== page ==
Naltrexone may increase thoughts of suicide. Tell your doctor right away if you start to feel more depressed. Also tell your doctor right away if you have thoughts about hurting yourself. Report any unusual thoughts or behaviors that trouble you, especially if they are new or get worse quickly. Make sure your caregiver knows if you feel tired all the time, sleep a lot more or a lot less than usual, feel hopeless or helpless, or if you have trouble sleeping, get upset easily, have a big increase in energy, or start to act reckless. Also tell your doctor if you have sudden or strong feelings, such as feeling nervous, angry, restless, violent, or scared.
Remember that use of naltrexone is only part of your treatment. Be sure that you follow all of your doctor’s orders, including seeing your therapist and/or attending support group meetings on a regular basis.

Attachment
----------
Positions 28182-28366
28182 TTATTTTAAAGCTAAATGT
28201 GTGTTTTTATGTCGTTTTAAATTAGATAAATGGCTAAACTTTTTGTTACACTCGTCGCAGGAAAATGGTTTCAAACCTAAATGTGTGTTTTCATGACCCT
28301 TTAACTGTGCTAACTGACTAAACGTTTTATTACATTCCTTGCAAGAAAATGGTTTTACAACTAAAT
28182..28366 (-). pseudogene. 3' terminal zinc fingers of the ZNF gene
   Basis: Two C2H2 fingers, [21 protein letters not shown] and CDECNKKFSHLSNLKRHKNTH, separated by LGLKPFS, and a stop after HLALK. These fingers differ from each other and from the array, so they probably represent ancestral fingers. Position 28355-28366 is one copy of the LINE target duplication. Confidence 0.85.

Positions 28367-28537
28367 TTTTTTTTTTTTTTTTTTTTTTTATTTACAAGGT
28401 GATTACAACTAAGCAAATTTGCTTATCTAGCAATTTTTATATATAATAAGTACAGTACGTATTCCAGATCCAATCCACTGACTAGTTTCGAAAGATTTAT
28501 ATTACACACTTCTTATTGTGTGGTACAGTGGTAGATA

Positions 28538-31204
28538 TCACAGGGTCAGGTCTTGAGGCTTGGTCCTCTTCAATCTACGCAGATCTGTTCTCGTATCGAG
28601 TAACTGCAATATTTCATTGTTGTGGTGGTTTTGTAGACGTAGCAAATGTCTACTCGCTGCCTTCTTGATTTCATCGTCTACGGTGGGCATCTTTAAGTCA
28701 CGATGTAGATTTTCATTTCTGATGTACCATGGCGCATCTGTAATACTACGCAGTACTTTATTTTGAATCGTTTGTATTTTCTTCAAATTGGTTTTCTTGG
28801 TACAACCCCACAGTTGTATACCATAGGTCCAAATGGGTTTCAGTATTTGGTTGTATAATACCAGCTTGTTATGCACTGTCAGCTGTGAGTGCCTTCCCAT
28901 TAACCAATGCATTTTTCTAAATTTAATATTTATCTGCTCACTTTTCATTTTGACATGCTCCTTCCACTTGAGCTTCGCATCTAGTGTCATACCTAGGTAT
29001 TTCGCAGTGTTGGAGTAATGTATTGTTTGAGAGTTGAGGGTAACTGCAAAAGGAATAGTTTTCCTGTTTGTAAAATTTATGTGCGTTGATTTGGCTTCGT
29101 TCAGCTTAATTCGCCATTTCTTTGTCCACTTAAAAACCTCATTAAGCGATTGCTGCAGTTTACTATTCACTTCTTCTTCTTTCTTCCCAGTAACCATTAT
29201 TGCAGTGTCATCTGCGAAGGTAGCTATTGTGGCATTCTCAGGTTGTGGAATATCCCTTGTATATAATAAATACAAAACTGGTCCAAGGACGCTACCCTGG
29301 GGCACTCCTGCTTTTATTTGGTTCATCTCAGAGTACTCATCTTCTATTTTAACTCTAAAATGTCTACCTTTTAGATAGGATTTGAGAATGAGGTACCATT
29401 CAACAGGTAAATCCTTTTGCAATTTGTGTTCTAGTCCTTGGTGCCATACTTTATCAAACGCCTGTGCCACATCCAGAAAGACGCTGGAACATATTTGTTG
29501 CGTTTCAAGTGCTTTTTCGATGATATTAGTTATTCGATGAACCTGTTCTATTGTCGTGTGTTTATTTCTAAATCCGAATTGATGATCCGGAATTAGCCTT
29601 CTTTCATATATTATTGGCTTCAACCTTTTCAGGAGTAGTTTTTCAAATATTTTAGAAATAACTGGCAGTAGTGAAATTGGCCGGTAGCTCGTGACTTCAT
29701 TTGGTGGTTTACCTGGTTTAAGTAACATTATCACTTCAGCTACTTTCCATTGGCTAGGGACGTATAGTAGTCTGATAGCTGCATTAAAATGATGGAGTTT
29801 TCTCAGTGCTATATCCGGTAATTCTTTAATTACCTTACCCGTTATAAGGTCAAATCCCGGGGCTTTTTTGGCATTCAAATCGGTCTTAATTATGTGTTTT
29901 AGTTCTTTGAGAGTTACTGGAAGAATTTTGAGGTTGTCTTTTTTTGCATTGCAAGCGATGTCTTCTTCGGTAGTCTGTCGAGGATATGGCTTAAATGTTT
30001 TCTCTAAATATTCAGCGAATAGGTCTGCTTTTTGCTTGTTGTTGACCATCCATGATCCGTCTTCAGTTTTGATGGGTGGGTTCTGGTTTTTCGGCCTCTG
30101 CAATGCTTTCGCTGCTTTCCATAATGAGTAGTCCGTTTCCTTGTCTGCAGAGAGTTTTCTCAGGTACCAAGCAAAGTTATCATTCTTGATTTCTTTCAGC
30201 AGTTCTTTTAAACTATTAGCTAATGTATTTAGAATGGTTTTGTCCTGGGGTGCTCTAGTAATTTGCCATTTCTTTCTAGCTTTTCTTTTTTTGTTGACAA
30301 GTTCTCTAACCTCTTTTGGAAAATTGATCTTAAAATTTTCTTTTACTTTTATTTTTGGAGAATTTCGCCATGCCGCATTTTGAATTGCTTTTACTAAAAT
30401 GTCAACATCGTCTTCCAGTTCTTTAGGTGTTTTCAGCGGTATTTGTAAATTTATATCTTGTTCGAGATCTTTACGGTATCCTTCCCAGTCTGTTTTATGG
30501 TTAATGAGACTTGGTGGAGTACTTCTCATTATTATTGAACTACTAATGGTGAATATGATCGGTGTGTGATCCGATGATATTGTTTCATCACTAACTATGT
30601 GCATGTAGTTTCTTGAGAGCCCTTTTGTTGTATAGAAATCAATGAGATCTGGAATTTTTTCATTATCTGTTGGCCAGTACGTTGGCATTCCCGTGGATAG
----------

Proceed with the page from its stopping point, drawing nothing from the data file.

Do not try to overcome the effects of naltrexone injection by taking narcotics. To do so may cause coma or death. You may be more sensitive to the effects of narcotics than you were before beginning naltrexone treatment.
Naltrexone injection also blocks the useful effects of narcotics. Always use a non-narcotic medicine to treat pain, diarrhea, or a cough. If you have any questions about the proper medicine to use, check with your doctor.
Naltrexone injection will not prevent you from becoming impaired when you drink alcohol. Do not take naltrexone in order to drive or perform other activities while under the influence of alcohol.
After naltrexone is injected into your body, it is impossible to remove it.
It is recommended that you carry an identification card stating that you are receiving naltrexone injection. You may also need to carry a letter to let others know you are receiving naltrexone in case you have a medical emergency.
You may experience a serious reaction at the site of the naltrexone injection that includes pain, swelling, tenderness, bruising, itching, and redness. Contact your doctor right away if this skin reaction does not improve or becomes worse within two weeks after receiving the injection. Your doctor should also refer you immediately to a surgeon.
You may experience nausea after the first injection of naltrexone that should be mild and subside a few days afterwards. You will be less likely to have nausea with your next injections.